Meta details plans to open WhatsApp and Messenger to third-party platforms in the EU while maintaining privacy

WhatsApp running on an iPhone
(Image credit: Future)

The effects of the European Union's Digital Markets Act, which goes into force on March 7, are being felt by technology companies as they ready themselves for the changes being forced upon them. Apple has already released iOS 17.4 with support for third-party app stores and more while Meta has now also shared details about how it intends to offer interoperability for its WhatsApp and Messenger instant messaging platforms.

As part of the DMA messaging gatekeepers like Meta must allow competing platforms to hook into their systems should they want to. That could mean that one day, people will be able to send and receive WhatsApp messages from within other apps like Signal or Telegram — and maybe even the iPhone's Messages app — but that will require a ton of work on both sides. And while the DMA requires that companies allow interoperability, it also requires that they do not weaken security in the name of making it possible. That means that there are some unique challenges associated with opening the floodgates to other companies and their messaging platforms.

That's something that Meta is well aware of, and it's shared details ahead of March 7 that detail how it intends to make all of this happen. It also shared a Reference Offer that it says third-party providers can use as an outline for what will be required to interoperate with its services.

Encryption assured

Meta detailed its plans in a lengthy and technical post on its blog, explaining that the DMA requires "that designated messaging services must let third-party messaging services become interoperable, provided the third-party meets a series of eligibility, including technical and security requirements." Meta, and the DMA, also require that end-to-end encryption be maintained even when interoperability has been enabled which is a key point here. "The DMA quite rightly makes it a legal requirement that we should not weaken security provided to Meta’s own users," Meta explains.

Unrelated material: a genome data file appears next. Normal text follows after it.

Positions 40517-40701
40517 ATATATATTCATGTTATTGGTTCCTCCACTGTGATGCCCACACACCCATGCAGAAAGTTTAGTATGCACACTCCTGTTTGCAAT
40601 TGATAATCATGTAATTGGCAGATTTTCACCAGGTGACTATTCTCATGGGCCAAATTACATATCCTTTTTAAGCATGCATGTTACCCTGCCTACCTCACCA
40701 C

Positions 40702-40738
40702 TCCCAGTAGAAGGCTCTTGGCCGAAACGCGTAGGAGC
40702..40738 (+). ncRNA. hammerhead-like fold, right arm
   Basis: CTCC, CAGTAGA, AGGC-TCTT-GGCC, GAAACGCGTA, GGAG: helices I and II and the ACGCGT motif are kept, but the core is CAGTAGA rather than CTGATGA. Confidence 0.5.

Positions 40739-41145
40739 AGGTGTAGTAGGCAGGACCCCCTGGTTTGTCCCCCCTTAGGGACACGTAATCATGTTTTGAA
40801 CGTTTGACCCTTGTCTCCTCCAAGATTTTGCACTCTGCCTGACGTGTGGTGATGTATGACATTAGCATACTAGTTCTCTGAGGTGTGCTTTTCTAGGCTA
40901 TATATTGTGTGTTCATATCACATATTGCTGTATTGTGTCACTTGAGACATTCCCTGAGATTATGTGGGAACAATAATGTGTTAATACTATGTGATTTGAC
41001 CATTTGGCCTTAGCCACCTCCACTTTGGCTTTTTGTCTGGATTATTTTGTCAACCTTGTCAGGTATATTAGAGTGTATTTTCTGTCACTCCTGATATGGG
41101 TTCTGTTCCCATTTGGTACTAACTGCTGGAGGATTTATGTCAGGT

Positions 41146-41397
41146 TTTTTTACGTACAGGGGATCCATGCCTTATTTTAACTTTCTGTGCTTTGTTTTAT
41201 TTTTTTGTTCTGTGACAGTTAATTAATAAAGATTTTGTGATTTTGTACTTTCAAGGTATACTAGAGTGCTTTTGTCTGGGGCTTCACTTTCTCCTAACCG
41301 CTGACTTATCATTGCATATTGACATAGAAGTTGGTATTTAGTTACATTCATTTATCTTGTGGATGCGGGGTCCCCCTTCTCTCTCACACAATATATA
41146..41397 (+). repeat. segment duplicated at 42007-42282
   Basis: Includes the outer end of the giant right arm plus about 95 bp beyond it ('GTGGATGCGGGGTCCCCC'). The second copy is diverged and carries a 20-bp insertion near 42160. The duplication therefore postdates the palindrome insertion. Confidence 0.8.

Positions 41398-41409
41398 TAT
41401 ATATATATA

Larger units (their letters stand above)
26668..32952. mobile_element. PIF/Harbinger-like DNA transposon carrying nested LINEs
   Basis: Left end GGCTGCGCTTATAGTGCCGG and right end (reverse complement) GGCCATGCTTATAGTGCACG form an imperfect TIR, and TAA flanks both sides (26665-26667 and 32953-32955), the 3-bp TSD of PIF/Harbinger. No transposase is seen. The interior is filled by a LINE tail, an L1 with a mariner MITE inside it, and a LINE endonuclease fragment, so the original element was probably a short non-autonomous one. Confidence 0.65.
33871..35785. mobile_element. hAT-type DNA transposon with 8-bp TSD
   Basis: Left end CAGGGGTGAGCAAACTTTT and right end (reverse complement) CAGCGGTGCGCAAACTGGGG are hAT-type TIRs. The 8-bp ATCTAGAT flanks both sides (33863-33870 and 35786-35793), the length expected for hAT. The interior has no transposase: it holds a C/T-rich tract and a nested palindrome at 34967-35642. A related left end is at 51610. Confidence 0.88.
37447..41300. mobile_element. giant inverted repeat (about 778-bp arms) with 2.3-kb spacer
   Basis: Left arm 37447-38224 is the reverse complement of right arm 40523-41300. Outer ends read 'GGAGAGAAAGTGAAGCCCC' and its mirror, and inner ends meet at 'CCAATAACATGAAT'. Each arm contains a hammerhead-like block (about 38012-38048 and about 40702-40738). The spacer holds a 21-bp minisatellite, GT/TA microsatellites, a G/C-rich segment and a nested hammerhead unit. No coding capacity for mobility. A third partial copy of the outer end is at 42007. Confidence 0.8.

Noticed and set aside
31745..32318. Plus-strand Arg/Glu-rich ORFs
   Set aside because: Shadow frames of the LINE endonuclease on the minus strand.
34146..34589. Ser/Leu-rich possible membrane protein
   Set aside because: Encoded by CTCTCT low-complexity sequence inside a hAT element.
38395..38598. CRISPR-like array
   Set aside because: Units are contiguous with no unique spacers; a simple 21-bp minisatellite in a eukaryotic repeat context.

The post goes on, saying that "this allows users of third-party providers who choose to enable interoperability (interop) to send and receive messages with opted-in users of either Messenger or WhatsApp – both designated by the European Commission (EC) as being required to independently provide interoperability to third-party messaging services." The post continues, saying that Meta has been working with the European Commission for two years to find a way to implement interoperability that "meets the requirements of the law and maximizes the security, privacy and safety of users."

The first phase of the requirement, in year one, will require " 1:1 text messaging between individual users and the sharing of images, voice messages, videos, and other attached files between individual end users," Meta explains. "In the future, requirements expand to group functionality and calling."

Meta says that third-party providers will sign an agreement with Messenger and/or WhatsApp to enable interoperability and that it's sharing a version of one of those to give companies an idea of what to expect.

"Today we’ll publish the WhatsApp Reference Offer for third-party providers which will outline what will be required to interoperate with the service," Meta explains. "The Reference Offer for Messenger will follow in due course."

As a result of the DMA, Meta must be ready to enable interoperability within three months of receiving a request from another messaging provider, but it warns that it could take longer before the functionality is ready for public consumption. The blog post then details the technical situation and requirements

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Oliver Haslam

Oliver Haslam has written about Apple and the wider technology business for more than a decade with bylines on How-To Geek, PC Mag, iDownloadBlog, and many more. He has also been published in print for Macworld, including cover stories. At iMore, Oliver is involved in daily news coverage and, not being short of opinions, has been known to 'explain' those thoughts in more detail, too.

Having grown up using PCs and spending far too much money on graphics card and flashy RAM, Oliver switched to the Mac with a G5 iMac and hasn't looked back. Since then he's seen the growth of the smartphone world, backed by iPhone, and new product categories come and go. Current expertise includes iOS, macOS, streaming services, and pretty much anything that has a battery or plugs into a wall. Oliver also covers mobile gaming for iMore, with Apple Arcade a particular focus. He's been gaming since the Atari 2600 days and still struggles to comprehend the fact he can play console quality titles on his pocket computer.